Review: Tap Dogs dance in every way imaginable
This review of the Tap Dogs show Wednesday night at the Lied Center comes from Dean Bevan, a retired English professor at Baker University. He can be reached at email@example.com.
The Tap Dogs held the stage at a near-capacity Lied Center for 90 minutes Wednesday evening, rocking the audience into frequent applause.
Dressed in boots, jeans, shorts, T-shirts, flannel shirts and ball caps, the group tapped in every way known to humankind. Led by creator/choreographer Dein Perry’s brother Sheldon, and directed by Nigel Triffitt, the Tap Dogs danced upside down, on ladders, in a water-filled trough, on a 45-degree angled ramp, even at times en pointe. You name it, they did it.
The evening opened with a darkened stage and the sound of taps. As the lights came up, the audience was treated to a lead dancer/dance director Sheldon Perry solo on a miked wooden platform. The man is unbelievably fluid, a difficult effect to achieve in the energetic staccato style of the group. Then the sheet was raised just enough to reveal five pairs of dancing feet, with accompanying sight gags (think of a stream of water descending between one pair of feet). All six then danced together across the stage, followed by a solo from each.
Throughout the evening, numbers varied from intricate six-man ensembles to lightning-fast solos to challenge-and-response duets. As in all tap, precise synchronization among the dancers was requisite, and that was achieved with seeming ease. Choreography was clever, with tap moonwalks, dueling taps, tap conversations, crashing accents, mimed mocking of one another’s performance, and pretend fights.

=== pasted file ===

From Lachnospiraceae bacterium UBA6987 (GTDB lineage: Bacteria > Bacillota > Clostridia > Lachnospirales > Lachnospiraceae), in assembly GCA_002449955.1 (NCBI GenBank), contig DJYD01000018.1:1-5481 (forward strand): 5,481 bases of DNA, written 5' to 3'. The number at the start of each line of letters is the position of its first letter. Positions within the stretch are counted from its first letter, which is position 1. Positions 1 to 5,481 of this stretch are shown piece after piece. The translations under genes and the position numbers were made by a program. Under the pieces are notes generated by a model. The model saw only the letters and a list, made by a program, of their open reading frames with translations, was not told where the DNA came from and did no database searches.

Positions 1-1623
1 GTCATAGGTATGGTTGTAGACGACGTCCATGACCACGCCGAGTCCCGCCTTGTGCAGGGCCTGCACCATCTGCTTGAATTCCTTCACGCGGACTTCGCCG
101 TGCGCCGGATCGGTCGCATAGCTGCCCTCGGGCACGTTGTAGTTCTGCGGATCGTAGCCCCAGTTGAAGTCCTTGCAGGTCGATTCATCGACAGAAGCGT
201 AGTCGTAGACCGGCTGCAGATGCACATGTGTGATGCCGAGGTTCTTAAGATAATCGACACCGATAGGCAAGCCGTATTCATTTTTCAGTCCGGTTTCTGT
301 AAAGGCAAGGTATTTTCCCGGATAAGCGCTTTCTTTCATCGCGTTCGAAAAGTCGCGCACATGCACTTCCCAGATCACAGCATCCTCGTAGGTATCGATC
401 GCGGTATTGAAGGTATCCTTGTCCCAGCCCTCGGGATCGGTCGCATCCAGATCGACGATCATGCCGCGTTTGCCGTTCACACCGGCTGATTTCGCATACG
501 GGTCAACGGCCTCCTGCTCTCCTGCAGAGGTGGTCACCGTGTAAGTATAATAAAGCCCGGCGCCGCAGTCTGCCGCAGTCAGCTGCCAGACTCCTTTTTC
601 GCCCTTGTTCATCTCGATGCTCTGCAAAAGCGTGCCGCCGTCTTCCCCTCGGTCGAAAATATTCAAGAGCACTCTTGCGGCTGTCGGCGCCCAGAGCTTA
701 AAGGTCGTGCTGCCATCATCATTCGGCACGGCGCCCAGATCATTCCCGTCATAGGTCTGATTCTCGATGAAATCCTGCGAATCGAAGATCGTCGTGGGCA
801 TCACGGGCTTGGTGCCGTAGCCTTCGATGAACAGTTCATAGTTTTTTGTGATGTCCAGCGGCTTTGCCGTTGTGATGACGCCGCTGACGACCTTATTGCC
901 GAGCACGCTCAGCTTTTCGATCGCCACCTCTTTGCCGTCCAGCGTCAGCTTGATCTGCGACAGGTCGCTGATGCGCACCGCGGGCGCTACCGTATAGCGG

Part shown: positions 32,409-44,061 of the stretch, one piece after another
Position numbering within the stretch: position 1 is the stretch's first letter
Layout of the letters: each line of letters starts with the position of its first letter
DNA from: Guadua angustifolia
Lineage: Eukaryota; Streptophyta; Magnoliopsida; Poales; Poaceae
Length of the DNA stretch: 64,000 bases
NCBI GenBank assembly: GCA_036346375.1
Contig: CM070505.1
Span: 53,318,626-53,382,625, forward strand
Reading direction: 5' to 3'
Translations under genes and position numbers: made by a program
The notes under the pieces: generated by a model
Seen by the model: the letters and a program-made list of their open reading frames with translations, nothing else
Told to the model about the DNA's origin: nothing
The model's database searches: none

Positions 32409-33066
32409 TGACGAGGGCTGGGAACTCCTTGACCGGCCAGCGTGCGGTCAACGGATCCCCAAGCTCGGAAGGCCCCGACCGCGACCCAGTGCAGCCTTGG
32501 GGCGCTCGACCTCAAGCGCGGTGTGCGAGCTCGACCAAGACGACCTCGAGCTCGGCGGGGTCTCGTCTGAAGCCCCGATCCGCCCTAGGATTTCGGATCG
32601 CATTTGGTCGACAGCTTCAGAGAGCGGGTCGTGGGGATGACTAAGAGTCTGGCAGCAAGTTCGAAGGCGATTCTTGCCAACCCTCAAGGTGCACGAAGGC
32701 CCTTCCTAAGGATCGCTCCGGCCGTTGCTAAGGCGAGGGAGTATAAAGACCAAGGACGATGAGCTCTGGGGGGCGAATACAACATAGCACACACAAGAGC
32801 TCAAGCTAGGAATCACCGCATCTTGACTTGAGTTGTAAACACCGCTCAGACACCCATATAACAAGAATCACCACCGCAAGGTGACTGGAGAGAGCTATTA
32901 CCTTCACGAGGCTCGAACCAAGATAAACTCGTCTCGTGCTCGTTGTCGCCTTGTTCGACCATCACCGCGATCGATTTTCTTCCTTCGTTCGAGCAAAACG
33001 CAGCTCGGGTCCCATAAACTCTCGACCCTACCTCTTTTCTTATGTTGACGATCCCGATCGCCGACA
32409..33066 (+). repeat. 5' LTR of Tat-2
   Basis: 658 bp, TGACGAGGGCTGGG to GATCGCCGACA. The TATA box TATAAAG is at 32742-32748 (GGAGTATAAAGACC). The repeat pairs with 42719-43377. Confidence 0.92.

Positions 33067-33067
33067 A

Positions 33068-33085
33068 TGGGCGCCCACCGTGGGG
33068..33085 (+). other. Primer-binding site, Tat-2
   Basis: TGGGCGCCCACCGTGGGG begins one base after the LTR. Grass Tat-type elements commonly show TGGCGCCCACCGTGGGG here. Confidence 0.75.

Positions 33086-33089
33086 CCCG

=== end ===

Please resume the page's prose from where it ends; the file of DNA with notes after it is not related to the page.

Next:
The introductory 15 minutes was danced without accompaniment, giving the audience a vivid impression of the level of skill shown by the ensemble. Thereafter, music and percussion from Stephen Ferradino and composer Andrew Wilkie accompanied their steps throughout the evening. Dance platforms varied from wood to metal, from level to raked and jaggedly split, to ramps raised up to 45 degrees. This troupe danced on them all.
All tap dancing is vigorous, but not all is as athletic as the Tap Dogs’ show. The audience was particularly wowed by the group’s barrel rolls, with the performers tapping while spinning like Olympic figure skaters. One number featured basketballs, with each dancer providing his own percussion accompaniment by dribbling while dancing. This was followed up by passing the balls — overhead lobs the width of the Lied stage, bounce passes — while tapping.
Continual changes in the routine mostly kept the performance from seeming repetitive: dancing while seated; dancing upside-down, suspended in a harness; dancing a soft-shoe routine while the audience maintained a finger-snapping beat; dancing while showered in contrapuntal sparks from metal grinders on a darkened stage; dancing with microphones duct-taped to ankles; dancing with heavy reverb in the sound system; dancing in a water trough while wearing Wellingtons (and sloshing plenty of water on the first three rows).
Prolonged applause followed the finale, performed on a six-level platform, and the performers took their bows after a slow-paced shuffle-step number on the watery stage. Sheldon Perry did a rapid coda. Still the audience, in a standing ovation, wanted more, and the Tap Dogs obliged with an encore, still energetic after an hour and a half.